AFRICOM under new command faces complex threat environment
STUTTGART, Germany — Marine Gen. Thomas Waldhauser took command Monday of U.S. military missions in Africa, where a volatile mix of insurgencies and fragile states poses challenges for a growing U.S. military mission on the continent.
Waldhauser, who replaces retiring Gen. David Rodriguez, urged his new staff to think in unconventional ways as it confronts a range of threats stretching from Somalia in the east to Libya in the north and Nigeria in the west — all countries where Islamic militant groups are fighting for footholds.
“It is up to us to bring creative solutions to these challenges,” Waldhauser said during a change of command ceremony in Stuttgart, home to the headquarters of U.S. Africa Command.
Gen. Joseph Dunford, chairman of the Joint Chiefs of Staff, said Waldhauser’s experience as a war fighter and strategic thinker made him the right fit at the right time for AFRICOM.
“He led from the front in every level of the Marine Corps,” said Dunford, who as a young lieutenant served alongside Waldhauser in the same battalion.
Waldhauser, who previously served as director of joint force development with the Joint Chiefs of Staff, served in Operation Desert Storm and led combat troops in Afghanistan and Iraq.
He is the fourth general to lead AFRICOM, the military’s youngest combatant command that was formed in 2007 and became an independent command a year later. He is the first Marine — all previous commanders were from the Army.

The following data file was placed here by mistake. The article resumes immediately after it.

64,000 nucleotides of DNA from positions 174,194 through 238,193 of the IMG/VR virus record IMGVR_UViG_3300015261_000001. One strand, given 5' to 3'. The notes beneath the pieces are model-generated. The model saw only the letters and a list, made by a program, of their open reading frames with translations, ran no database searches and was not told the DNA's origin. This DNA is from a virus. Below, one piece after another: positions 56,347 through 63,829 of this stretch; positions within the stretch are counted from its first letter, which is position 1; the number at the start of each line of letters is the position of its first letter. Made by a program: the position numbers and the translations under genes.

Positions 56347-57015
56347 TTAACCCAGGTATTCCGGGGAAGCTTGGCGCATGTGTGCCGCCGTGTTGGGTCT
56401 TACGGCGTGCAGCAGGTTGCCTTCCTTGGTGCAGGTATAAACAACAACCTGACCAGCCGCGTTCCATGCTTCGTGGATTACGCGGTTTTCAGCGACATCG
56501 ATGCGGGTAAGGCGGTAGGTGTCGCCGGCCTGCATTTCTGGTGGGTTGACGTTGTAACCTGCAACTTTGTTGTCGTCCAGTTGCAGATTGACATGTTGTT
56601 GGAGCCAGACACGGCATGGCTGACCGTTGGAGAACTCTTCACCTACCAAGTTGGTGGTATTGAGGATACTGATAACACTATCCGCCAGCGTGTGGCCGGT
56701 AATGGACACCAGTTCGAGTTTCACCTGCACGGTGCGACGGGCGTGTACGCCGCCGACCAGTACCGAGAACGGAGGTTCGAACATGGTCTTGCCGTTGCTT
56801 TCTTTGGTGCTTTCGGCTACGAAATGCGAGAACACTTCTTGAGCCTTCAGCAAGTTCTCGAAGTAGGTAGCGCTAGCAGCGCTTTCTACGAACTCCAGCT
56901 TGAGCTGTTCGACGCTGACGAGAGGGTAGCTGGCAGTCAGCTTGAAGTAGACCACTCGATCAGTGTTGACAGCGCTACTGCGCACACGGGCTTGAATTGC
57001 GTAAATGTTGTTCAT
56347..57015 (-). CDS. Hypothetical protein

With Rodriguez retiring, the military loses one of its most prominent commanders during the past decade. He also is the last in uniform of a legendary class of commanders from West Point’s class of 1976. Gone are Gens. Raymond Odierno, Stanley McChrystal and several other high-ranking leaders who made their names during the wars in Iraq and Afghanistan.
Dunford called Rodriguez a no-nonsense “soldier’s soldier.”
“As a visionary and strategic thinker, Gen. Rodriguez is without peer,” said Dunford, who officiated over the change of command ceremony.
During Rodriguez’s 40-year career, he saw the “arc of history” with assignments in Europe as a company commander during the Cold War, leading troops in Afghanistan and tackling an array of emerging threats on the African continent, Dunford said.
Regarded as one of the military’s post-Vietnam-era pioneers in conducting counterinsurgency operations, Rodriguez was credited by many as the key architect of the 2010 surge in Afghanistan, which has been criticized as having had little lasting effect on the Taliban insurgency.
But his last assignment at AFRICOM might have been his most challenging, Rodriguez said.
Having led at every level, Rodriguez figured he was well prepared when he took command in 2013.
“Only fools rush in,” he joked. “I’ve moved an entire airborne division, but I never would have guessed how hard it is to evacuate an embassy,” Rodriguez said.
During his tenure, much of Rodriguez’s focus has been on shrinking the distance of the massive African continent, a place three times the size of the U.S. and an area with a relatively small U.S. military presence on the ground compared to other regions. The 2012 attack on a diplomatic facility in Libya, which resulted in the killing of U.S. Ambassador Christopher Stevens and three other Americans, put crisis response at the forefront for AFRICOM.
A key effort for Rodriguez has been the establishment of new staging bases, facilities scattered around Africa, where U.S. forces can surge in a crisis
In a parting word to his staff, he said: “We’ve done it together.”